Lexus' infotainment system for the LC 500h is functional and comes with all the modern touches, but it's not well-loved. You have navigation, multiple audio options, voice activation, Bluetooth connectivity and AUX/USB ports. But the know-button-trackpad combo is difficult to use.
The infotainment screen is modest in size. But that's no knock -- screen are typically not huge on sports cars.
As with many systems these days, the view can be customised to display multiple types of information -- in this case, audio and navigation.
Apart from the styling, which was admired by everyone we encountered who looked at the car, the most interesting aspect of the LC 500h is the hybrid-electric drivetrain and its exotic transmission.
What we have here is effectively a Prius-like gas-electric hybrid setup, but with a much more powerful gas engine and a transmission that is quite unlike the Prius' oft-maligned continuously variable unit.
The motor is a 295-horsepower, 3.5-litre V6 -- in and of itself, a pretty tasty powerplant, just not quite up to snuff an exciting grand-touring car such as the LC 500h. A pair of electric motors bumps the output to 354 hp (with power stored in a lithium-ion battery). And then comes the complicated transmission.
It's effectively a CVT combined with a more familiar four-speed gearbox, two transmissions for the price of one (the LC 500h, by the way, stickers for over $US4,000 more than the LC 500).
I've experienced the general idea in other vehicles, and the concept is to overcome the balky torque delivery of a CVT and provide the spirited driving dynamics that enthusiasts crave from conventional geared transmissions, but without clonking the hybrid fuel economy.
The best way to think about it is that the LC 500h can be driven like a car with a normal transmission, either in full auto or manual mode. Especially in manual mode, you want the power to be delivered in a crisp manner, without any lag.
What the LC 500h's system does is provide the torque required when the driver wants it, until the driver doesn't want it, at which point the LC 500h goes back to being a Prius in nature -- until the driver wants torque again.
Yes, there's a lot of engineering behind all this. But the bottom line is that it's tremendous in practice. That sort of buzzy, always tapped-out CVT feeling that Prius owners such as myself know and love is never in evidence.
The LC 500h continues my enthusiasm for Toyota's hybrid systems, from the Prius through the Lexus version of that car, the CT 200h, to this near-halo vehicle, which is more or less intended to give the BMW i8 a run for its money without tripping into supercar territory.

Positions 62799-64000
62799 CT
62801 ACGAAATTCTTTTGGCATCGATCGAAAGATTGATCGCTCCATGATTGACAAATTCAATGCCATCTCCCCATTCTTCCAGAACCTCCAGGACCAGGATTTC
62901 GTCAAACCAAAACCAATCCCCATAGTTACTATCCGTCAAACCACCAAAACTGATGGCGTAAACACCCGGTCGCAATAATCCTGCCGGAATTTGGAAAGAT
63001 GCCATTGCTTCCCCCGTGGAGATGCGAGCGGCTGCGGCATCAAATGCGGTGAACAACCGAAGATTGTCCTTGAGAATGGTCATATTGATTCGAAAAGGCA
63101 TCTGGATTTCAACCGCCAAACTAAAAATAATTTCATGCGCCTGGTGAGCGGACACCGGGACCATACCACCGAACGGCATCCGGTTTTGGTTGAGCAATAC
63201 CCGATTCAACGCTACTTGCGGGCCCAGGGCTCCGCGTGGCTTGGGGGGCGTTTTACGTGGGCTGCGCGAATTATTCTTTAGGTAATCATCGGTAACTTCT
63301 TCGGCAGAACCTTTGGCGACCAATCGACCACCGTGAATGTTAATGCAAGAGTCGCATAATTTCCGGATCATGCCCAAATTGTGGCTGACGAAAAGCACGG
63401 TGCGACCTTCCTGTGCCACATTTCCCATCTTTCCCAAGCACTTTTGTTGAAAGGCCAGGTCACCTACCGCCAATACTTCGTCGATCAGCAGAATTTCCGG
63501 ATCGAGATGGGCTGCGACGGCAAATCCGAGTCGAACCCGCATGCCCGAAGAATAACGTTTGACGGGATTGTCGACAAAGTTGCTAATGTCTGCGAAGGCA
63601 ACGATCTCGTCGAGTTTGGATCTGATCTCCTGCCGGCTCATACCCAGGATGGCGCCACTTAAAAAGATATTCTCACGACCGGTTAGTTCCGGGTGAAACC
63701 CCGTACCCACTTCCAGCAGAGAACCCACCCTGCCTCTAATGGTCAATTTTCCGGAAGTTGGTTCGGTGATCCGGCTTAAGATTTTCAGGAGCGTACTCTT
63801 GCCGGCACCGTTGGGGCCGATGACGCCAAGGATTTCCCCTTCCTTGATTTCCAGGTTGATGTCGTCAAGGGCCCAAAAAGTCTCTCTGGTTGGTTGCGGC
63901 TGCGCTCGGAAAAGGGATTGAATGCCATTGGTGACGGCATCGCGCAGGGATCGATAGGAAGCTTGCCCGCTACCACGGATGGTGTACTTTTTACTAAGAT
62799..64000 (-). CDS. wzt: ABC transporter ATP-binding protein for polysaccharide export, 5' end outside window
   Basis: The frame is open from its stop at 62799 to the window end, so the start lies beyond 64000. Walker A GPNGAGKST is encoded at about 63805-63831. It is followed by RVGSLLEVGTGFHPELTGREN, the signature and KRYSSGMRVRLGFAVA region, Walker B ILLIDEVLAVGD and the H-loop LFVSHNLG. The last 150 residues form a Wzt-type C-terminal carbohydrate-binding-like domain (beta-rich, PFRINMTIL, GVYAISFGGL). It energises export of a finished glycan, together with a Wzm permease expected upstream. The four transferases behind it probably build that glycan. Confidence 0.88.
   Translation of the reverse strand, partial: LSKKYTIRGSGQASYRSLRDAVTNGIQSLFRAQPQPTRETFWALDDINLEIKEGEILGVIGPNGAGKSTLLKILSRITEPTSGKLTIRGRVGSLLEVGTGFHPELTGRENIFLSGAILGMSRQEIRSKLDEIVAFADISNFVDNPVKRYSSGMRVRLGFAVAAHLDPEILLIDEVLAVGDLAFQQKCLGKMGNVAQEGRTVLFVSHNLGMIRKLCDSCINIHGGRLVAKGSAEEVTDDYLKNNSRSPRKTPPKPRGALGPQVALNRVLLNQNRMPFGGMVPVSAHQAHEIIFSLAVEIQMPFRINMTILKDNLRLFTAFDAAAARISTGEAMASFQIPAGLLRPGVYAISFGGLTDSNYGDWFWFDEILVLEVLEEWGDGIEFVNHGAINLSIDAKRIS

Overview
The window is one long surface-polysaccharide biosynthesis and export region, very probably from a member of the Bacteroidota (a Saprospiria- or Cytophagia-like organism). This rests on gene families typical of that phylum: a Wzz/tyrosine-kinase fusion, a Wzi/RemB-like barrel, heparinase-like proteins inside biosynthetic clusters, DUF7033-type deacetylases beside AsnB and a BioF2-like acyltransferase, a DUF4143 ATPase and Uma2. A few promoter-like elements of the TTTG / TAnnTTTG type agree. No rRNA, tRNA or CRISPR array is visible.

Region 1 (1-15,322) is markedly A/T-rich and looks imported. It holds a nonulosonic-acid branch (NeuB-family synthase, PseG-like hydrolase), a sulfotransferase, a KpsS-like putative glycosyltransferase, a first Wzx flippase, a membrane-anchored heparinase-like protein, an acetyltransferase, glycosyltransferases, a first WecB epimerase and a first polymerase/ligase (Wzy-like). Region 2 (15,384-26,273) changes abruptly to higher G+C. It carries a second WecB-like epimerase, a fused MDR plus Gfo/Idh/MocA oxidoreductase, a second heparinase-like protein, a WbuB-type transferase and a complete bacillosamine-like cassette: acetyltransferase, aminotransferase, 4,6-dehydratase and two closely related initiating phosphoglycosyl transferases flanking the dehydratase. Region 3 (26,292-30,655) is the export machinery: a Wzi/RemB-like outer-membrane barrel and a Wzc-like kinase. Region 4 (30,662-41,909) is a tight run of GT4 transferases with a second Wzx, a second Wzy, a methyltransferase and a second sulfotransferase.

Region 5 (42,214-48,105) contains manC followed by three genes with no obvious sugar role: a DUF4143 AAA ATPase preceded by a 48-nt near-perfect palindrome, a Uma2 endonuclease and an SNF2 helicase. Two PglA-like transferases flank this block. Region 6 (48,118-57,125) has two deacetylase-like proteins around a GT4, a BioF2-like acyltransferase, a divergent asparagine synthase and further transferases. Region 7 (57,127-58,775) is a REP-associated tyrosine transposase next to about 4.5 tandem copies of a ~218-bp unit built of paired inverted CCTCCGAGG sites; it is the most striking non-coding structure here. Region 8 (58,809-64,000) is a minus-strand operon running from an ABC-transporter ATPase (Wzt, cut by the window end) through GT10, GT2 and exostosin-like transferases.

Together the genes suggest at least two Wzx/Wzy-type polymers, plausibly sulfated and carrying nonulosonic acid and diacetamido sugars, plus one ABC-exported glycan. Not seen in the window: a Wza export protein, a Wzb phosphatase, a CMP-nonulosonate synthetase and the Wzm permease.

The DNA of the LC 500h is pure grand tourer, a coupé that's optimised for stylish runs to a second home or a snazzy resort. The thrill of arrival is partly supplanted by the joy of getting there.
Yes, you can opt for the stonking V8 LC 500, with its additional oomph and engine growl (more on that in a moment). But as with many high-powered performance cars these days, it will be hard to find anywhere to dive deeply into all that horsepower. The LC 500h offers the same package, but with tasty hybrid fuel-economy and electrically augmented pop when accelerating.
Yes, the hybrid system adds cost, but at this level, that's sort of academic. In exchange for a few grand extra, you acquire some exceptional technology and can spend hours trying to figure out how the transmission actually works to regale friends with tales of Lexus engineering prowess. Or just ignore the details and enjoy the LC 500h's ecologically sensitive voodoo.
The LC 500h isn't quite as comfy as the Acura NSX, perhaps the easiest-to-live-with mid-engine supercar on Earth (and our 2016 BI Car of the Year). But the LC 500h also has a back seat and trunk. And it's abundantly comfortable.
I expected the LC 500 to be an absolute kick to drive. But I also felt that I got into more of what the LC 500h has to give. The entire combination is ferociously suave, sort of like a high-tech Japanese Aston Martin.
This is an eminently satisfying rear-wheel-drive sports car that intensifies every fundamental. Acceleration is brisk. Handling, thanks to the carefully composed suspension, is exceptional. Steering is communicative without being a chore. The brakes are outstanding. Put it all together and you've got a car that's ready to give everything it's got when called upon but is happy to return to poke-around-town mode when the fun has ended.